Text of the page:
Nonprofit hospital wage growth slows: Fitch

The hospital labor market may have permanently turned a corner as wage growth slows while payrolls continue to rise, according to a Setp. 11 Fitch Ratings report.

Average hourly earnings growth for hospital and ambulatory healthcare services employees has slowed for three and four successive months, respectively, according to the report. While wage growth is slowing, payrolls have increased for 19 and 31 consecutive months, respectively.

"Recruitment and retention efforts are reducing job openings but with increased baseline staffing rates that have likely become the new normal," said Richard Park, director of the nonprofit healthcare department for Fitch. "Generally reduced seasonal cases of COVID, flu and RSV have helped to reduce the operational strain on the U.S. healthcare system that resulted from staffing shortages and competition for a limited supply of nurses."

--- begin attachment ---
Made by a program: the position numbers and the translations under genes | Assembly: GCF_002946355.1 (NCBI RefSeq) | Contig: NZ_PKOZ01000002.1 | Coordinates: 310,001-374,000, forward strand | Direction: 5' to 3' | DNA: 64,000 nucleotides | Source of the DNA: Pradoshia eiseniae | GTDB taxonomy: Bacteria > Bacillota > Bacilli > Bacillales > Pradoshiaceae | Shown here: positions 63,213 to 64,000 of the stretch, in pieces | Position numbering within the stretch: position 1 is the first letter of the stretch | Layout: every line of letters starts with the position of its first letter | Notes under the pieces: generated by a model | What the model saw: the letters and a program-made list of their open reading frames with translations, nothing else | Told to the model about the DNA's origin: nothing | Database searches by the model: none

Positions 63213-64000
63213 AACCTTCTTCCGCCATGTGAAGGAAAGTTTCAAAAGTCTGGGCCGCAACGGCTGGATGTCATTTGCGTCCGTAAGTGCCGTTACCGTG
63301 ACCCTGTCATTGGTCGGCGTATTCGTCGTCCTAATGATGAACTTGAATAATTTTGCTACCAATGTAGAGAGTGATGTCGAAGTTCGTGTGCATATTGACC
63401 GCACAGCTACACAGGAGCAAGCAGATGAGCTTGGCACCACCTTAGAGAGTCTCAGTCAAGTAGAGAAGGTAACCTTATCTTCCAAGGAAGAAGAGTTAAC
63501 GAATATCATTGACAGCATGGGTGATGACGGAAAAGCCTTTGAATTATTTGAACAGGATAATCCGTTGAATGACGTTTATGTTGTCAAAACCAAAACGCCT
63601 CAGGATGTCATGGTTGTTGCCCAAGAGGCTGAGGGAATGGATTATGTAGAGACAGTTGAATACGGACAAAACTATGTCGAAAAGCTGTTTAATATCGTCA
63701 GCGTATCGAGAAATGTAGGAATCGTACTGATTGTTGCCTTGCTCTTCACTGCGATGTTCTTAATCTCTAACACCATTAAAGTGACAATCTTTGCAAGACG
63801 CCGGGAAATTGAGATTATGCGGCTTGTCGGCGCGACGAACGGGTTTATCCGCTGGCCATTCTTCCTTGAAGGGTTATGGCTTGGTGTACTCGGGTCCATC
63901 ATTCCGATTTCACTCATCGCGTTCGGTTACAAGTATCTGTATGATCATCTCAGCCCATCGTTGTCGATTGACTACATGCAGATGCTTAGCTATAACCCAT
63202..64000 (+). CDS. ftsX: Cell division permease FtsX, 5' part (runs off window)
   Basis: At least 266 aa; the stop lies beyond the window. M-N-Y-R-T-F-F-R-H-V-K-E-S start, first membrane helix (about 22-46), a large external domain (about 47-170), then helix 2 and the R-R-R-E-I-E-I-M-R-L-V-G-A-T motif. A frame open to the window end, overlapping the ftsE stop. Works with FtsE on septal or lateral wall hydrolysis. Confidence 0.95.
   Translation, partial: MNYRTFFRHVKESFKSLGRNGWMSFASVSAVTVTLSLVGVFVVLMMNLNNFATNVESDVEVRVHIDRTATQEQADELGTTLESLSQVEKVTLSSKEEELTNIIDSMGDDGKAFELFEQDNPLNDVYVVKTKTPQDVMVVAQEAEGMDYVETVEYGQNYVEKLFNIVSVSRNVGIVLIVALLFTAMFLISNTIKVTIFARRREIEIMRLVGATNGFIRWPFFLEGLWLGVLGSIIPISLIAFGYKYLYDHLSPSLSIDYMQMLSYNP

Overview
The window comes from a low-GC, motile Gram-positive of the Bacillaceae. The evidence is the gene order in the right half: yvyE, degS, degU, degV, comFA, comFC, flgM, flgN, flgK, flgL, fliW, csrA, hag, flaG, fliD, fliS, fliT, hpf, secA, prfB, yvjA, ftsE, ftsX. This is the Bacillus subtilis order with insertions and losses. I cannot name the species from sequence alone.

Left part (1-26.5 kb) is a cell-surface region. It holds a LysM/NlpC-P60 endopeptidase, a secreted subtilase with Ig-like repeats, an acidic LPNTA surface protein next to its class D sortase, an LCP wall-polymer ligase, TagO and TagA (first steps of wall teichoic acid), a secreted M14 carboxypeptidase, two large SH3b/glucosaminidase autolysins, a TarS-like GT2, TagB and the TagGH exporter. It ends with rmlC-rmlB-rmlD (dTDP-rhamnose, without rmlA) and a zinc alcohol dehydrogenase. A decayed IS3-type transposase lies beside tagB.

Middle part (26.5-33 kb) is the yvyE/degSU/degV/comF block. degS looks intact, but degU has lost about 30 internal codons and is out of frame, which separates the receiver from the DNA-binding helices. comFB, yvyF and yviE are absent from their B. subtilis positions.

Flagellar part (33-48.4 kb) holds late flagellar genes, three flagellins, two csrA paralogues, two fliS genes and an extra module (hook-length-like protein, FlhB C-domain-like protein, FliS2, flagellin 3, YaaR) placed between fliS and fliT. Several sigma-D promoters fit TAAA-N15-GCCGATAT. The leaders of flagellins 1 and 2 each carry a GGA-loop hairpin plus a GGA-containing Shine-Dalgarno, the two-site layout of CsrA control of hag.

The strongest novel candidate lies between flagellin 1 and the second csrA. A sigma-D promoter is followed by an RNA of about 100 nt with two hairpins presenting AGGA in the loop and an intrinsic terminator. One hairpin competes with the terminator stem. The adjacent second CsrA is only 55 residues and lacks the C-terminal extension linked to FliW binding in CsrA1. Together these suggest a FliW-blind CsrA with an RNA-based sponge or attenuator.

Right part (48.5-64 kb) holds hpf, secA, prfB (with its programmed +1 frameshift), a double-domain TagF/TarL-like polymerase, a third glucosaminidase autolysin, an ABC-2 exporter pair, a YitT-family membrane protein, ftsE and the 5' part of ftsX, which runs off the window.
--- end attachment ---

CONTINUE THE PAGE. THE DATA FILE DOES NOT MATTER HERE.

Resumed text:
Hospitals are likely to pull additional levers to bolster operations as wages in the acute care sector reset to a higher level, according to Fitch. If labor market improvements continue and COVID-19 hospitalizations do not cause a surge in demand for nurses or disruption of surgical volumes, health systems may be able to manage expense challenges and gradually improve profitability in the coming years. 

Healthcare and social assistance job openings fell from a high of 9.3 percent in March 2022 to 7 percent in July 2023, according to the report. While still high, workers quitting healthcare and social assistance jobs fell from a peak of 2.9 percent in May 2023 to 2.3 percent as of July 2023. 

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